Encyclopaedia of the History of Science, Technology, and Medicine in Non-Westen Cultures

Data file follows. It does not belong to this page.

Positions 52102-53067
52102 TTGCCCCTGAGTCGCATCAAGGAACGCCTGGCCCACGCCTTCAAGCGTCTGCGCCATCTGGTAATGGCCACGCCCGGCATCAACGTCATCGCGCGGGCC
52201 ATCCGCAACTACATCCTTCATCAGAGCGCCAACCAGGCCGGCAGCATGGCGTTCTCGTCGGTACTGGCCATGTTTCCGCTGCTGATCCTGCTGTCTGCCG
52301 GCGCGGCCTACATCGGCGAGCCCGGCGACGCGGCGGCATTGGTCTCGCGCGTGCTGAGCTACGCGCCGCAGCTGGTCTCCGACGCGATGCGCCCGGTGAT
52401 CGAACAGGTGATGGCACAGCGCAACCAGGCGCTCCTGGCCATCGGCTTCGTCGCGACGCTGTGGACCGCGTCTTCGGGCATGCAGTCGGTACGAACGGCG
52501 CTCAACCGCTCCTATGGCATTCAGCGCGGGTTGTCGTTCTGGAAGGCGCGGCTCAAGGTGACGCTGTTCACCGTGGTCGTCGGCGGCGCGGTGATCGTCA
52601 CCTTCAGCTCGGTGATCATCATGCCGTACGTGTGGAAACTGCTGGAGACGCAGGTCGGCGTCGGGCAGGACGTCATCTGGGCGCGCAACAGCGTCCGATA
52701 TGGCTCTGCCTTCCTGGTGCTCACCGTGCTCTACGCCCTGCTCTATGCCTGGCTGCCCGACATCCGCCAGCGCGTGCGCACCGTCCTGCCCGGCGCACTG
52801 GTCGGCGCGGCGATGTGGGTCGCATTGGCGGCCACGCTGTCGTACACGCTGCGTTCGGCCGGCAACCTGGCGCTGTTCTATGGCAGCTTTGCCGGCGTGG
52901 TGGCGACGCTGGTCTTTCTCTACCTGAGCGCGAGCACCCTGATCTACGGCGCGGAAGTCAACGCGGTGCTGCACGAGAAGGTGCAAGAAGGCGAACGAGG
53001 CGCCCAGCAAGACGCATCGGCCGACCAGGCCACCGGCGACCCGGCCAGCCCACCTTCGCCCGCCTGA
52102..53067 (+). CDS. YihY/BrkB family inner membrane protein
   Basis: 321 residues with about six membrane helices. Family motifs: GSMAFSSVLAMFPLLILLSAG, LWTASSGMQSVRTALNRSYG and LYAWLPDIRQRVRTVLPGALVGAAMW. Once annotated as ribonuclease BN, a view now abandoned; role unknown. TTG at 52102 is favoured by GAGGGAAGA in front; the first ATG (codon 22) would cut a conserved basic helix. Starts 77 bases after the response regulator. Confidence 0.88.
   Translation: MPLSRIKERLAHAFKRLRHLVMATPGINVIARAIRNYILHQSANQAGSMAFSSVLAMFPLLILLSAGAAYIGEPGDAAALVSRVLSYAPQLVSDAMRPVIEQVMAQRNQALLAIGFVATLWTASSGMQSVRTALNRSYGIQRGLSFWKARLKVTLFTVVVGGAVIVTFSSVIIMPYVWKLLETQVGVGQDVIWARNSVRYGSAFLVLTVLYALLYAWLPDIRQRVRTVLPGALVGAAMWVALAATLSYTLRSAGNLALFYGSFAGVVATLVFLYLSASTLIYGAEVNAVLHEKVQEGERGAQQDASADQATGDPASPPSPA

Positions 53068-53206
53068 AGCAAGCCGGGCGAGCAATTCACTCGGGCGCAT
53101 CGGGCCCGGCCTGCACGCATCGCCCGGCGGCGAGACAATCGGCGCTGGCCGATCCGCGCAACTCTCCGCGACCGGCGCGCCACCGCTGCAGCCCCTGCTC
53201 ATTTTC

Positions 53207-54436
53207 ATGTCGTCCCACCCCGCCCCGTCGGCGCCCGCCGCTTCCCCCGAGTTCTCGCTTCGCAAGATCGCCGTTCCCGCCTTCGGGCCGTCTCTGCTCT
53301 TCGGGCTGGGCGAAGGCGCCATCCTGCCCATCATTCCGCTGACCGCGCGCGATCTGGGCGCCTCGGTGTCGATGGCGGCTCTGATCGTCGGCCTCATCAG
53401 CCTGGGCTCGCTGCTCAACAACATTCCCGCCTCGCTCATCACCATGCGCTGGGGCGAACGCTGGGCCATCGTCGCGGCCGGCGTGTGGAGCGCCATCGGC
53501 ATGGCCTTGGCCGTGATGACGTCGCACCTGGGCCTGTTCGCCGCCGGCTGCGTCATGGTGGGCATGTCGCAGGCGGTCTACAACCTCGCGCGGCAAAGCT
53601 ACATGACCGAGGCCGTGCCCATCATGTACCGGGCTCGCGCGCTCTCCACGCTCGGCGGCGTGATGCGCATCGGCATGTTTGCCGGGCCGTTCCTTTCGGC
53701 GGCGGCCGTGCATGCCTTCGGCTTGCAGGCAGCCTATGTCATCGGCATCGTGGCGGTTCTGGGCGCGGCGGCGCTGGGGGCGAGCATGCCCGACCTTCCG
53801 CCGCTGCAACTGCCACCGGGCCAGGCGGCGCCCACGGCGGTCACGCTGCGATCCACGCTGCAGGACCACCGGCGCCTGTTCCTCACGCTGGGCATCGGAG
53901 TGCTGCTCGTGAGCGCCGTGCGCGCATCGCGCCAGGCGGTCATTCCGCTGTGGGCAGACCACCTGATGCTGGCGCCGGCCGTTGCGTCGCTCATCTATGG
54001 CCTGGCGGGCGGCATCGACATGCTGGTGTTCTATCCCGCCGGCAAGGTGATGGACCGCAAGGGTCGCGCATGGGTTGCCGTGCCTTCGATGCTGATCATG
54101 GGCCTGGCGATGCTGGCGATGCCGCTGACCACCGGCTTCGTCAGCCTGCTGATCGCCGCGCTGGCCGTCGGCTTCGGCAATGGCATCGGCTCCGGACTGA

Advisory Board: Ho Peng Yoke, Needham Research Institute, University of Cambridge, UK; David Turnbull, Deakin University, Geelong, Australia; Jan P. Hogendijk, Mathematics Institute, University of Utrecht, the Netherlands; Gloria T. Emeagwali, Central Connecticut State University, New Britain, CT, USA; Seyyed Hossein Nasr, George Washington University, Washington DC, USA; Susantha Goonatilake, United Nations, New York, USA The Encyclopaedia fills a gap in both the history of science and in cultural studies. Reference works on other cultures tend either to omit science completely or pay little attention to it and those on the history of science almost always start with the Greeks, with perhaps a mention of the Islamic world as a translator of Greek scientific works. The purpose of the Encyclopaedia was to bring together knowledge of many disparate fields in one place and to legitimize the study of other cultures' science. The aim was not to claim the superiority of other cultures, but to engage in a mutual exchange of ideas. The western academic divisions of science, technology, and medicine have been united in the Encyclopaedia because in ancient cultures these disciplines were connected. This Work contributes to redressing the balance in the number of reference works devoted to the study of Western science, and encourages awareness of cultural diversity. The Encyclopaedia is the first compilation of this sort, and it is testimony both to the earlier eurocentric view of academia as well as to the widened vision we tend to nowadays. There is nothing that crosses disciplinary and geographic boundaries, dealing with both scientific and philosophical issues to the extent that this work does. The Encyclopaedia contains almost 600 entries dealing in depth with the history of the scientific, technological accomplishments of cultures outside of the United States and Europe. The geographic range is global, including native Americans. This unique reference work includes: Intercultural articles on broad topics such as mathematics and astronomy Philosophical articles on concepts and ideas related to the study of non-Western science, such as Rationality, Objectivity, and Method, Religion and Science, East and West, and Magic and Science Actual articles on topics such as Native American mathematics, Polynesian navigation, Korean maps, and African metallurgy Biographical articles for those cultures where individual scientists are known to us, such as China and the Islamic world. SPECIAL FEATURES: Multidisciplinary The Encyclopaedia covers the life and physical sciences, medicine, technology, and related fields such as sociology and philosophy of science. Multicultural The Encyclopaedia covers Africa, Asia, the Islamic world, Native America (North, Central, and South), and the Pacific. It includes articles about Malaysian medicine, Australian Aboriginal mathematics, Marshall Island stick charts (maps), and Sona (Africa) geometry. Many of these cultures are completely absent from other works about science. Comparative The Encyclopaedia makes it easy to compare disciplines across cultures (Chinese mathematics, trigonometry, maps, medicine, geography, navigation, astronomy, and acoustics) and cultures across disciplines (Islamic, Chinese, Indo-Malay, African, and Native American astronomy). Easy to use The arrangement is alphabetical, with many cross-references and many index entries. Extensive bibliographies Researchers will be able to go on from the encyclopedic entry to other scholarly literature with ease. Audience: Researchers in the history or philosophy of science will find the Encyclopaedia a valuable reference work which will of great help in their research. Historians, scientists, anthropologists, sociologists, and students will also benefit from the research which has been incorporated in the Encyclopaedia.
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